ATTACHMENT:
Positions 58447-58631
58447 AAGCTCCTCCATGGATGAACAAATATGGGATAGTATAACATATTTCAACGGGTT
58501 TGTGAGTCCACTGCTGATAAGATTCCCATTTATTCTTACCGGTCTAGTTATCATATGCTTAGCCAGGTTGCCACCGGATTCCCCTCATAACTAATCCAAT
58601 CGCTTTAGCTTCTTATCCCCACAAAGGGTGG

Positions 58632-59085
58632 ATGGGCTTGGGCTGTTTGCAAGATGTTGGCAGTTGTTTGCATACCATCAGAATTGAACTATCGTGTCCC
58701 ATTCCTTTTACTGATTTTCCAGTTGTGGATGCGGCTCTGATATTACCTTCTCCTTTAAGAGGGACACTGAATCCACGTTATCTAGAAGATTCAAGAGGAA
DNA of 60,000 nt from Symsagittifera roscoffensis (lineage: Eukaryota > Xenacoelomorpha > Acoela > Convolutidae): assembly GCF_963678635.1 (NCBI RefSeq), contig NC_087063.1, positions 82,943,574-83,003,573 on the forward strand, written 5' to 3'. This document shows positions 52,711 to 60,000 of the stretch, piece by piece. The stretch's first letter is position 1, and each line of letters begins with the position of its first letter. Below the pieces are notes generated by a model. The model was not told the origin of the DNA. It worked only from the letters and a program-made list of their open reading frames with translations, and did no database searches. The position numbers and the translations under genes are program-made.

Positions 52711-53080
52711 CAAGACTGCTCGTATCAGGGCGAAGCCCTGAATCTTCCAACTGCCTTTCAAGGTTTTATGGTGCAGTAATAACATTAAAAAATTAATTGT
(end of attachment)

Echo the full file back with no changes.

Positions 58447-58631
58447 AAGCTCCTCCATGGATGAACAAATATGGGATAGTATAACATATTTCAACGGGTT
58501 TGTGAGTCCACTGCTGATAAGATTCCCATTTATTCTTACCGGTCTAGTTATCATATGCTTAGCCAGGTTGCCACCGGATTCCCCTCATAACTAATCCAAT
58601 CGCTTTAGCTTCTTATCCCCACAAAGGGTGG

Positions 58632-59085
58632 ATGGGCTTGGGCTGTTTGCAAGATGTTGGCAGTTGTTTGCATACCATCAGAATTGAACTATCGTGTCCC
58701 ATTCCTTTTACTGATTTTCCAGTTGTGGATGCGGCTCTGATATTACCTTCTCCTTTAAGAGGGACACTGAATCCACGTTATCTAGAAGATTCAAGAGGAA
DNA of 60,000 nt from Symsagittifera roscoffensis (lineage: Eukaryota > Xenacoelomorpha > Acoela > Convolutidae): assembly GCF_963678635.1 (NCBI RefSeq), contig NC_087063.1, positions 82,943,574-83,003,573 on the forward strand, written 5' to 3'. This document shows positions 52,711 to 60,000 of the stretch, piece by piece. The stretch's first letter is position 1, and each line of letters begins with the position of its first letter. Below the pieces are notes generated by a model. The model was not told the origin of the DNA. It worked only from the letters and a program-made list of their open reading frames with translations, and did no database searches. The position numbers and the translations under genes are program-made.

Positions 52711-53080
52711 CAAGACTGCTCGTATCAGGGCGAAGCCCTGAATCTTCCAACTGCCTTTCAAGGTTTTATGGTGCAGTAATAACATTAAAAAATTAATTGT